A young boy battling leukemia is inspiring his father as he braves his third round of intense chemotherapy.
Despite suffering at times through severe pain, four-year-old Kainui has refused to let the disease get the better of his naturally cheerful and positive personality.
"I used to have a lot of heroes but now I've only got one and that's him, my superhero. He's the man," his father Gregg Conning told Newshub.
"Him himself is what gets us through, you can meet this kid and not even know he's sick."
Kainui has a huge fear of needles, yet each day he's having to work out ways to get through the many treatments necessary to help him get better.
"He's going through so much, yet his resilance is more than most men I know, he doesn't give up because he doesn't have a choice," Gregg explains.
"I watch him cry and be scared but he overcomes it himself, he talks himself around. Every day he hates what he's going through but he does what he needs to get done because he knows he needs to get better."
The Tauranga family are hopeful a new drug trial involving top paediatricians from around the world will not only eliminate Kainui's cancer now but stop it from coming back later on.
During a spontaneous visit to the doctor on June 1, it took just 12 hours for Kainui's parents to be delivered a "devastating" diagnosis that turned their son's livelihood on its head.
Early that morning, Kainui's grandmother had been walking in the family's garage when she tripped over a skateboard and injured her knee.
The injury was bad enough to warrant a trip to the doctor so Kainui went along with his grandmother and mum Tash to get her checked out.
Kainui had some bruising on his arm that wasn't going away, so Tash took the opportunity to ask the doctor about it.
The impromptu query led to concerns before tests confirmed news Gregg and Tash could have never could have seen coming - their beautiful and outgoing little boy had cancer.
"We went there at 9am in the morning and by 9pm at night they had put us in a room and said 'hey, your son has leukemia, you need to go to Starship tomorrow'," Gregg says.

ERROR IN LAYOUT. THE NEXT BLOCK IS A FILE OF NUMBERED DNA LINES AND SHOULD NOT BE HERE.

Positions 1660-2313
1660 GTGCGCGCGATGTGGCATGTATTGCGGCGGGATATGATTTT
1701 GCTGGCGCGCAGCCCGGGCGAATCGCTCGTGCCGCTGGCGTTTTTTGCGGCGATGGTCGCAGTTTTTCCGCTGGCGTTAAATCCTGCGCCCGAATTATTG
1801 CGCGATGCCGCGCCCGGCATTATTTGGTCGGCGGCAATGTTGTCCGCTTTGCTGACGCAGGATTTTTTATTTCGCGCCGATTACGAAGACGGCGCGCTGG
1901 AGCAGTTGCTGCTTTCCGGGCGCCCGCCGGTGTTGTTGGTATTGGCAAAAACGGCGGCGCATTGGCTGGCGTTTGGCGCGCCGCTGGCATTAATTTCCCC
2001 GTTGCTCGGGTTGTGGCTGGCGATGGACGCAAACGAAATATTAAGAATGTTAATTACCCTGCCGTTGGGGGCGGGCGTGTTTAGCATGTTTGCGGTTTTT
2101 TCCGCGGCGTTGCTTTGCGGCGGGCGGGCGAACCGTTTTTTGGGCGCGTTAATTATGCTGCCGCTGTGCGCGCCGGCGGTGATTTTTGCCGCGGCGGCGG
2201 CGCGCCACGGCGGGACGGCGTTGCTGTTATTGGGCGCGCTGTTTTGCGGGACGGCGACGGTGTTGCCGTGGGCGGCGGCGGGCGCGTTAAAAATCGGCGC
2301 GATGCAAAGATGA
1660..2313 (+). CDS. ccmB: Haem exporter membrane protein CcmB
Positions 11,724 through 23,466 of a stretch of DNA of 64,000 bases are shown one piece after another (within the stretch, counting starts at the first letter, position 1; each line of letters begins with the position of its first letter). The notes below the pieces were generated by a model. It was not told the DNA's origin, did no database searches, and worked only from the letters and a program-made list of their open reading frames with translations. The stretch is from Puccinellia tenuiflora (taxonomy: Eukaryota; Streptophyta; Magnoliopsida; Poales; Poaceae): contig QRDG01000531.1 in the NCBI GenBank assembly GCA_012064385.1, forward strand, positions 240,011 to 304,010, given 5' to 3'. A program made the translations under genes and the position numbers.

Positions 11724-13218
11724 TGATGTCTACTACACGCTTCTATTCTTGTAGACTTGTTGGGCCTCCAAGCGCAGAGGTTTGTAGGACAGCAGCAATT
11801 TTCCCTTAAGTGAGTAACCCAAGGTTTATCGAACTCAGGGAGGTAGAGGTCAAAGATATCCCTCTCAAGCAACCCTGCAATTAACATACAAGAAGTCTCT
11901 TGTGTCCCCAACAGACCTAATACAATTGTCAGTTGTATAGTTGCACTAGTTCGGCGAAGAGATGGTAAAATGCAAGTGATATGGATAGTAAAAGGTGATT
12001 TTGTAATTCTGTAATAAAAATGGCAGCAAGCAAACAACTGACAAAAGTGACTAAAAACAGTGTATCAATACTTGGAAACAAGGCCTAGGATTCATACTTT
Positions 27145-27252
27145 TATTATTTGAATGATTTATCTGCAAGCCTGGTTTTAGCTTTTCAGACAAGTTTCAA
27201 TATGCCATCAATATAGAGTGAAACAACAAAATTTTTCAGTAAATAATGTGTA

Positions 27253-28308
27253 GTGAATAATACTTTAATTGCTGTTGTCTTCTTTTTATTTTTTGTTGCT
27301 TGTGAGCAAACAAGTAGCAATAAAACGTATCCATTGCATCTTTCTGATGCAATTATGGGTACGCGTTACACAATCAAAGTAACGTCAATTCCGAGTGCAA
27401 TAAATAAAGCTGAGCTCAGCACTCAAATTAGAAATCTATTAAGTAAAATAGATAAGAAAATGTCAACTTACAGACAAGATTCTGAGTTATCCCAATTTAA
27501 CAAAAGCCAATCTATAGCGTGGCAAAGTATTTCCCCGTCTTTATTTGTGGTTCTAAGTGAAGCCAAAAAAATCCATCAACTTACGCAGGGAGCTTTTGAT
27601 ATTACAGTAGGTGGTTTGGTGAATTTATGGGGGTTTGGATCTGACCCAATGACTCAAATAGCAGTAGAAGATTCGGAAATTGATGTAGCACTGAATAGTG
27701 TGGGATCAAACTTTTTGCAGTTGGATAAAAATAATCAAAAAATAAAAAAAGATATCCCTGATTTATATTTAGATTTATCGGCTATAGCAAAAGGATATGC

Kainui was eventually diagnosed with B-cell acute Lymphoblastic Leukaemia - a white blood cell cancer that originates in bone marrow and develops quickly.
Unexplained bruising is a common symptom of leukemia, appearing on patient's arms and legs as a result of a low platelet count or clotting issues.
In one day, the super active preschooler went from having fun outside, running around and kicking balls to walking around with a tube in his nose, carrying a machine around to feed him and not having enough energy to play.
Straight away, Kainui was put onto his first six weeks of chemotherapy at Auckland's Starship but the family was gutted to learn afterwards the cancer had progressed and got more aggressive.
The next option was to uptake a harder eight-week stint with three different types of chemotherapy, ending only last week.
The treatment has taken a huge toll on Kainui's body physically, he has lost his hair, eyebrows and has fluctuating weight. He recently did a stint of 21 days in hospital because of an infection and had ended up with ulcers in his stomach - an uncommon side effect of chemeo called neutropenic enterocolitis.
"He knows he's sick. He knows something's not right," Gregg says.
The doting father has been determined to learn as much as possible about the disease but credits Kainui's mum for being a constant source of support for their son.
"His mother has been incredible with that side of things, she was studying nursing, she's the strong point, she doesn't miss a beat with anything to do with his medication," he says.
Holding up a positive attitude while keeping good news and progress in perspective without getting ahead of themselves has been important.
If a nurse or doctor says Kainui is doing well, Gregg tries not to get too excited until it's confirmed in test results.
"One day you can see he's doing so good, and then the next day you're in hospital for two weeks with an infection and he's lying there not moving, and you think 'I thought you said he was doing good'."
Even through emotional rollercoster, Kanui's mum Tash told Newshub she's trying to take away what learnings she can as they navigate the challenges day by day.
"Sometimes I feel, especially when you meet the other families, it's a new world up here, when you see what they're going through, we're blessed to be learning life lessons that some never will. That's a positive to come out of it, our kids are only going to be stronger and more resilient because of this."
Their ultimate wish for doctors to say Kainui is in remission and he's good to go home, desperately wanting their son to live a normal life, play rugby or do whatever he chooses to.
Making frequent trips to Starship from Papamoa has become a new normal and with growing expenses, a GiveALittle page was set up to help the family.
Although Gregg struggles to accept the support, he says he's so thankful for the overwhelming generosity.
"We're lucky," he says.